In these verses, Jesus tells his disciples what to expect: mounting tribulation. In fact, Jesus said that the tribulation that would be faced in the city of Jerusalem would be worse than the tribulation that anyone would ever face for all time. Certainly, this can't mean that more people would die, for in the holocaust of World War II, six million Jews were put to death. During the reign of Stalin, some twenty million people were systematically murdered. 3 The destruction of Jerusalem never came close to these numbers. But, Jesus' words about mounting tribulation do mean that the brutality and the savagery would never be duplicated again! Josephus describes the suffering that took place in his book, "The Wars of the Jews." It is incredible suffering

During this siege, the Romans came upon the city and surrounded it, cutting everybody inside off from the outside world. As a result, a famine broke out in the city, which turned family members against family members, as they sought for food. The suffering of famine was so bad that they "invented terrible methods of torments to discover where any food was, and they [would] stop up the passages of the privy parts of the miserable wretches, and to drive sharp stakes up their fundaments; and a man was forced to bear what it is terrible even to hear, in order to make him confess that he had but one loaf of bread, or that he might discover a handful of barley-meal that was concealed; and this was done when these tormentors were not themselves hungry" (Josephus, Wars of the Jews 5:10:3).

Many of the Jews, therefore, attempted to escape the city, but this was well nigh impossible, as the Romans were stationed all around the city. But, they were often captured by the Romans. Once captured, they were whipped, and "tormented with all sorts of tortures, ..." and then were crucified in front of the wall of the city (Wars of the Jews, 5:11:1). They were doing this to some 500 Jews each day that they had captured. Titus, the Roman general in charge of the destruction of Jerusalem, allowed this to continue on because "he hoped the Jews might perhaps yield at that sight." Josephus wrote, "the soldiers, out of the wrath and hatred they bore the Jews, nailed those they caught, one after one way, and another after another, to the crosses, by way of jest, when their multitude was so great, that room was wanting for the crosses, and crosses wanting for the bodies" (Wars of the Jews, 5:11:1). In other words, they didn't have enough crosses to crucify those who were caught trying to flee Jerusalem.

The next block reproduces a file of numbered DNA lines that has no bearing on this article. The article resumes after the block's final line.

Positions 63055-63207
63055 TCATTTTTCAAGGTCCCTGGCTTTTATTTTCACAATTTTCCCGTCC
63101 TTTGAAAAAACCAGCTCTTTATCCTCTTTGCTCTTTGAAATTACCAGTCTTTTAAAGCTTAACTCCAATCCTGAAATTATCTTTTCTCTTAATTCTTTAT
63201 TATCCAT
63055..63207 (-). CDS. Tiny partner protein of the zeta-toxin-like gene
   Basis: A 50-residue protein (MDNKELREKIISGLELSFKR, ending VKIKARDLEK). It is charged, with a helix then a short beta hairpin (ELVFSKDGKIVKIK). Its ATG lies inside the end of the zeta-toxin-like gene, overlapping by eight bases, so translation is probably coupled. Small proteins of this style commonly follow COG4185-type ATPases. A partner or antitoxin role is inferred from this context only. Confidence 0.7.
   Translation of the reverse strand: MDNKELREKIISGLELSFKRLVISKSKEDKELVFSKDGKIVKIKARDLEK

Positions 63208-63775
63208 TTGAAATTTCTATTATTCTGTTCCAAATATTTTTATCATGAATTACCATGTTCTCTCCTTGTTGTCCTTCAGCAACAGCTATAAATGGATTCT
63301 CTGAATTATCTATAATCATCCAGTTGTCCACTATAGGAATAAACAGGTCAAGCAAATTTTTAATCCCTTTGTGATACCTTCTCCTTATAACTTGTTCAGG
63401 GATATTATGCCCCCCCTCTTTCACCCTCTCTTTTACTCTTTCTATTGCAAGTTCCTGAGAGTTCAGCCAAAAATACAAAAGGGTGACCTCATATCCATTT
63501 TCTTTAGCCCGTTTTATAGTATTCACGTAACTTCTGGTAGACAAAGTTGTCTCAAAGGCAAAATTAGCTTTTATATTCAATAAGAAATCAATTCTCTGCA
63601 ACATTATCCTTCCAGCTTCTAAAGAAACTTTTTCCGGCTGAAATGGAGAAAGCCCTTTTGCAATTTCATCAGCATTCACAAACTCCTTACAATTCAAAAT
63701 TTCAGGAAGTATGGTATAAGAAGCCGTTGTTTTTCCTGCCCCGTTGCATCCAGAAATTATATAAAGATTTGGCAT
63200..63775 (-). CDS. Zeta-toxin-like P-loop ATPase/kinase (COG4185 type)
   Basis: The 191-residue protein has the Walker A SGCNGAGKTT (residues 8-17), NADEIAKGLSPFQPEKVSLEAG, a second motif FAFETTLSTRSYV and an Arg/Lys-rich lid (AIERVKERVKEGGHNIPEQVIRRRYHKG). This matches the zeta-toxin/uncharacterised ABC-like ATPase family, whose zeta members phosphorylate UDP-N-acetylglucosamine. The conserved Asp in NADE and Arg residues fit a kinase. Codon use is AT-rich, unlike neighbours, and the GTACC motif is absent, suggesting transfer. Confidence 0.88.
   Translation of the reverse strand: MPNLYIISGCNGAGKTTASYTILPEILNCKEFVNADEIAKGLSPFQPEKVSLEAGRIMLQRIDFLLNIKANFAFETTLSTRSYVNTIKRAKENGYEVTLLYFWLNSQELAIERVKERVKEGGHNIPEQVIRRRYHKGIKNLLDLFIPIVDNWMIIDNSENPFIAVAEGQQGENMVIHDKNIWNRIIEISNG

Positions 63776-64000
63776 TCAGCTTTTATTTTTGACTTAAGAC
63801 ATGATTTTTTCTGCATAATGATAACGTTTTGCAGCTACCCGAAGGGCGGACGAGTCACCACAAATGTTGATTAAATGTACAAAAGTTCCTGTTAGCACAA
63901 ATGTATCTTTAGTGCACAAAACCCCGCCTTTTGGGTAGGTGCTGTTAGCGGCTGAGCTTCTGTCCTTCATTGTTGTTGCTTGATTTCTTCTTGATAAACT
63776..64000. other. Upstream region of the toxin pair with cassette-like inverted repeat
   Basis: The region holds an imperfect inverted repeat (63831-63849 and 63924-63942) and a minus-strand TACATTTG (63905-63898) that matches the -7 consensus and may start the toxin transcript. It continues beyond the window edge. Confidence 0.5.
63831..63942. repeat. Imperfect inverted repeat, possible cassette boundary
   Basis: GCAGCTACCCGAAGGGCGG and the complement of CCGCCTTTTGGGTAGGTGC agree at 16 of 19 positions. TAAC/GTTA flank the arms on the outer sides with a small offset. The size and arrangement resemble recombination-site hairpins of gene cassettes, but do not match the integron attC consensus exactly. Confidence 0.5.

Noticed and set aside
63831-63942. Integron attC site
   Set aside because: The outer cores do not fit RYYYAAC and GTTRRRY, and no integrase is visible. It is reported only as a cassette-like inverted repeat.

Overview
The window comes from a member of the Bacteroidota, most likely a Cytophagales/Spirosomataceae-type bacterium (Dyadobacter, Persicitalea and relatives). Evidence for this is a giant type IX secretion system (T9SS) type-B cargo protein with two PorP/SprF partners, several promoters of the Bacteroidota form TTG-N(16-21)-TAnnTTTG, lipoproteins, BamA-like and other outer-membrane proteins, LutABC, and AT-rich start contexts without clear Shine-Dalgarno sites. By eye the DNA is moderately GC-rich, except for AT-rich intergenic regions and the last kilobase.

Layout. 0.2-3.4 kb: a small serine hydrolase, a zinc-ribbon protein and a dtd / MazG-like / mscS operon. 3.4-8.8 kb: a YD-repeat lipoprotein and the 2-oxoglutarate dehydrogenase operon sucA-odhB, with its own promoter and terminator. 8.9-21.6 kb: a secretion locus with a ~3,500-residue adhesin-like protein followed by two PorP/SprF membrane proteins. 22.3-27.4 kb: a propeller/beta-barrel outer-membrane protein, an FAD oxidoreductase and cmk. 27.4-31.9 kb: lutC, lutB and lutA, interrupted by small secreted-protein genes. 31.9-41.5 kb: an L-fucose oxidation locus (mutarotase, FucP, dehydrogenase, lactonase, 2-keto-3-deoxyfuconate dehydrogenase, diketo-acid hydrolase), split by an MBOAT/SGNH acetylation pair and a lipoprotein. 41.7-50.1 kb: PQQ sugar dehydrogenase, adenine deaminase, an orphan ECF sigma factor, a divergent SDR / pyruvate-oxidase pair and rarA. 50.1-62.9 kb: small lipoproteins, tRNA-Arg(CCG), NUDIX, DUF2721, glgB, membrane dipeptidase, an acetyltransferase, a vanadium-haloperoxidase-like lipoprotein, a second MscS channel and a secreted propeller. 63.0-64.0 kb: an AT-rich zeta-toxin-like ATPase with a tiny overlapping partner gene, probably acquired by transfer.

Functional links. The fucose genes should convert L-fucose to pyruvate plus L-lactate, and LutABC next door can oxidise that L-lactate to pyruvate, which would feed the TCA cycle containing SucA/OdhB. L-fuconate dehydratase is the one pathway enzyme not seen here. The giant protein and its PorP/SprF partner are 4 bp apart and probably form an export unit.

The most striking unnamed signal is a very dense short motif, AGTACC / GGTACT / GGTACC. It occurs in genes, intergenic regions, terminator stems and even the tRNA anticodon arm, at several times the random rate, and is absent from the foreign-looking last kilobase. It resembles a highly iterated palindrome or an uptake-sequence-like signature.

Josephus describes the situation of those in Jerusalem, "The noise also of those that were fighting was incessant, both by day and by night; but the lamentations of those that mourned exceeded the other; nor was there ever any occasion for them to leave off their lamentations, because their calamities came perpetually one upon another, (Wars of the Jews, 5:1:5). As constant and loud as the fighting was, the cries of agony exceeded it.

When Josephus looked back at the war as a whole, he said, "That neither did any other city ever suffer such miseries, nor did any age ever breed a generation more fruitful in wickedness than this was, from the beginning of the world" (Josephus, Wars of the Jews 5:10:5). He continued, "... it appears to me that the misfortunes of all men, from the beginning of the world, if they be compared to these of the Jews are not so considerable as they were" (Wars of the Jews, Preface, paragraph 4). This is almost an exact description of the words of Jesus in verse 21, "Then there will be a great tribulation, such as has not occurred since the beginning of the world until now, nor ever shall" (verse 21). Thus, I believe that verse 21 was fulfilled in the days of the Roman siege of Jerusalem in 70 A. D.